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Anyone still shoot an Ithaca Flues SBT

Discussion in 'Shooting Related Threads' started by Bushmaster1313, Dec 23, 2009.

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  1. Bushmaster1313

    Bushmaster1313 Well-Known Member

    Joined:
    Jan 10, 2009
    Messages:
    1,605
    Curious if anyone on the forum still shoots an Ithaca Flues single barrel trap.

    I was considering buying one for its beauty, but I would also want it to be capable of light duty use.
     
  2. 333t

    333t Member

    Joined:
    Jan 29, 1998
    Messages:
    281
    I bought a 1919 Flues SBT a while ago and have shot it a fair amount. Its a Victory model with the straight stock. It shoots just fine and looks to be built very stout. The action is the last Flues version with the top cross-bolt, I doubt this would ever shoot loose. I also have a later Knick model and to me, the Flues lockup looks more positive. I wouldn't hesitate to buy a Flues SBT for everyday shooting.

    Phil
     
  3. Hinkton

    Hinkton TS Member

    Joined:
    Mar 16, 2008
    Messages:
    120
    Hi If you buy a Ithaca S.B.T.gun, i believe that the nick model is the one you should buy. Serial number 400.000 an above. I believe the bolt locking system is upgraded. There may be other differances, but i know they are more in demand. Hank
     
  4. OLD ONE EYE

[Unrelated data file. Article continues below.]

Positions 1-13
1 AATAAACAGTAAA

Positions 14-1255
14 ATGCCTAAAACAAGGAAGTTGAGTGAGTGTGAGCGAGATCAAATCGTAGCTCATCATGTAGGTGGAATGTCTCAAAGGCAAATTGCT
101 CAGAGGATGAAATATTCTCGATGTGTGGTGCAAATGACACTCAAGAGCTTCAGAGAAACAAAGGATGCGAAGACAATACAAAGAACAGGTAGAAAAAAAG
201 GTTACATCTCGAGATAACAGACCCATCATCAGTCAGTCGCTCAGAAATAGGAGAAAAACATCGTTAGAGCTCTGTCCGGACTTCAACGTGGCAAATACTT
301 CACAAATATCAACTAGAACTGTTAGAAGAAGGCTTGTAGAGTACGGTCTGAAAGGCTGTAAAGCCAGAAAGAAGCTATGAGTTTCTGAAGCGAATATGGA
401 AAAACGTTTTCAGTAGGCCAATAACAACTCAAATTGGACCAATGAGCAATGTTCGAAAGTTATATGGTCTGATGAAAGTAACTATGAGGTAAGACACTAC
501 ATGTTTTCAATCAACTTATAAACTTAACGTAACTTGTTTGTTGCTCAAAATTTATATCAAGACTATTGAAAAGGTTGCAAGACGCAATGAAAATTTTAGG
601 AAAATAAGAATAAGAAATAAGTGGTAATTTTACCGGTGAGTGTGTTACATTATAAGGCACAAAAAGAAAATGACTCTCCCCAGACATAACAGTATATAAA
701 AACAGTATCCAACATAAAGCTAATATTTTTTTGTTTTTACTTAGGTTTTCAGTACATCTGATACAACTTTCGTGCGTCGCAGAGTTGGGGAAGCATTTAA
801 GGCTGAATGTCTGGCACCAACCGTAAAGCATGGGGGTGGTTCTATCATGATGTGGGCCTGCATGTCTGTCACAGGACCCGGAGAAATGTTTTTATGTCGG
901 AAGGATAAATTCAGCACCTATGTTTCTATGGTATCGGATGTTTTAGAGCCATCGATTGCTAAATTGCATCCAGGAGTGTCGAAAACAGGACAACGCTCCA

OLD ONE EYE Well-Known Member

    Joined:
    Jan 29, 1998
    Messages:
    3,251
    Location:
    Florida / Idaho
    The big problem with the Flues is parts they are not easy to find and may have to be made. I have a friend with a Sousa grade Flues but I have never seen it. He has many 4e and 5e guns and a 7e shoots them ocassionally. The Flues are usually much less money but I would shoot one as they were high quality when made. It was made for trap a game with lots of shells a year.
     
  5. John Thompson

    John Thompson TS Member

    Joined:
    Aug 22, 2007
    Messages:
    756
    I beleive the cut off point for the latest locking system is 403,xxx. The earlier guns were well built but not designed for the modern ammunition pressures. If any repairs are needed, parts will all have to be hand made. There was a retired Ithaca gunsmith in Richmond, Indiana that did great work on the early Ithaca's but that was 30 years back and he was in his 70's then. An old Flues or Nick would be a fine wall hanger but I would not shoot it 5000 times a year.
     
  6. samiam03

    samiam03 Member

    Joined:
    Apr 5, 2009
    Messages:
    219
    Look at the gun - how is it built? Like a brick ___. To be on the safe side keep your pressures down and shoot the gun. Just because it doesn't have a raised comb or rib doesn't mean it can't break birds. I'll wager that the first time you mount the gun you'll powder the bird. It's a single purpose gun and through almost the last hundred years has probably broken more birds than all the K or P guns combined. It's a foundation gun that the history of trap shooting is built upon. It feels really good to step back in time and break birds with a cornerstone of our heritage.

    It was a real thrill to shoot my 1916 4E for the first time. Harlan and I patterned the gun and it shot 70-30. I'd love to add a 1975 model to my collection - I'd shoot it all the time.

    Sam
     
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